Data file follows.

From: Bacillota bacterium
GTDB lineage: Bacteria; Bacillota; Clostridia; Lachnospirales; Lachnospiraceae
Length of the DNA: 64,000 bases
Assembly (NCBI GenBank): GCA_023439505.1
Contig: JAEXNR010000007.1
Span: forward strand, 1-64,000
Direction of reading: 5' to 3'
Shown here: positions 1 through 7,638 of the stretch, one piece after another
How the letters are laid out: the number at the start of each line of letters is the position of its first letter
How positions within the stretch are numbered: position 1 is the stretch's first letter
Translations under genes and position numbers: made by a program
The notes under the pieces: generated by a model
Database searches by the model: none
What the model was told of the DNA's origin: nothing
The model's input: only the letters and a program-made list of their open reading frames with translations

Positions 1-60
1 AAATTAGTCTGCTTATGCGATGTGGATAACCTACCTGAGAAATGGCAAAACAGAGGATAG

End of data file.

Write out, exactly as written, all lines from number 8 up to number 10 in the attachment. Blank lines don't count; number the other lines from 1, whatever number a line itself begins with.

Shown here: positions 1 through 7,638 of the stretch, one piece after another
How the letters are laid out: the number at the start of each line of letters is the position of its first letter
How positions within the stretch are numbered: position 1 is the stretch's first letter